The National Insurance Commission in September 2005 set in place capitalisation requirements for insurance companies operating in Nigeria. The Commission stipulated Naira2 billion for life insurance, Naira3 billion for general Insurance, and Naira5 billion for composite insurance or have their operating licenses revoked. Insurance companies were given till February 27, 2007 to comply with the new directives. According to Research and Market (2009), of the 104 insurance companies and four reinsurance companies that existed before there forms, only 49 underwriters and two reinsurers met the new capital requirements and were certified by the government in November 2007. Also, of the 312companies listed on the exchange with 36 industry classification as at 2011, insurance industry has the highest number of individual firms listed on the exchange.

Insurance is an indispensable aspect of a nation’s financial system and theoretical conceptions explain that financial systems influence savings and investment decisions and hence long-run growth rates through the following functions; lowering the costs of researching potential investments; exerting corporate governance; trading, diversification, and management of risk; mobilization and pooling of savings; conducting exchanges of goods and services, and mitigating the negative consequences that random shocks can have on capital investment (Levine, 2004).

Financial intermediaries support development through the improvement of these functions (i.e. the amelioration of market frictions such as the costs of acquiring information, making transactions, and enforcing contracts and allowing economies to more efficiently allocate resources (savings) across investments). However, the positive effects of financial development are tailored by the macro policies, laws, regulations, financial infrastructures and enforcement norms applied across countries and time.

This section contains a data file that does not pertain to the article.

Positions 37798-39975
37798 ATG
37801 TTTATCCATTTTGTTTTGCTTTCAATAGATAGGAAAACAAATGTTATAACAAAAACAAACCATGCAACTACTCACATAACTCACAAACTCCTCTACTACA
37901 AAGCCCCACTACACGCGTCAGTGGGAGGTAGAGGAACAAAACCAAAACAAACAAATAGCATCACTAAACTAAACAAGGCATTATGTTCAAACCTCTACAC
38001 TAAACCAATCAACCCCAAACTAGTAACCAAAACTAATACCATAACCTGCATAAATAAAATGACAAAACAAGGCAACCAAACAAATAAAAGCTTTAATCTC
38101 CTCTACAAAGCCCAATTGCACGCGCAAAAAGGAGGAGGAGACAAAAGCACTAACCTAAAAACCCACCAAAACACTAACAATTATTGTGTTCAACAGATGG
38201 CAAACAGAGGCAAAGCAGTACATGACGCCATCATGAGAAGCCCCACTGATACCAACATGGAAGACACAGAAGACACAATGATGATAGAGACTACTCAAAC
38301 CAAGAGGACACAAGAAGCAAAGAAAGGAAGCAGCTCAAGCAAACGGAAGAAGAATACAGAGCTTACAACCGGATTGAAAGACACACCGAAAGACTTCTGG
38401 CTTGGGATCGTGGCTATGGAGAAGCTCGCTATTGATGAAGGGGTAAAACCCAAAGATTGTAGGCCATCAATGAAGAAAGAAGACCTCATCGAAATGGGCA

The importance of the insurance industry as an aspect of the financial system has been neglected over the years as most studies on the interaction between the financial sector and economic growth has focused mainly on the banks and the stock market. However, recently, growing attention has shifted to the interaction between the non-bank financial intermediaries such as the insurance companies because of the work of King and Levine (1993) where it was revealed that non-bank financial intermediaries such as the insurance companies have over the years played important roles in enhancing the efficient functioning of the financial system through its intermediation function.

From the foregoing, it could be observed that the number of empirical studies is relatively small, especially in relation to those on banking contribution to economic growth. In order to contribute to filling the gap, the study focused on examining the importance and roles of Insurance on the Nigerian economy using Nigerian data from 1980 to 2015.


The level of growth and development which should be commensurate with Nigeria’s huge potentials has not been attained and may never be attained since independence Oluoma (2010). Thus as opined by Oluoma (2010), several factors have been advocated for this lack of growth of the Nigerian economy and among such notable factors is inadequate funding for investment purposes which have limited insurance penetration in the economy.

The major role of an economy’s financial sector is helping to channel resources from surplus unit to the deficit units for investment. Therefore, the financial sector improves the screening of fund seekers and the monitoring of the recipients of funds, thus improving resource allocation, mobilizes savings, lowers cost of capital via economies of scale and specialization, provides risk management and liquidity. Insurance companies could play a major role in these functions if properly managed thus, supporting economic growth. However, in Nigeria, based on the nation’s experience of stunted growth; the insurance sector has not actually contributed meaningfully inits role of effectively mobilizing funds for productive investment which could lead to growth.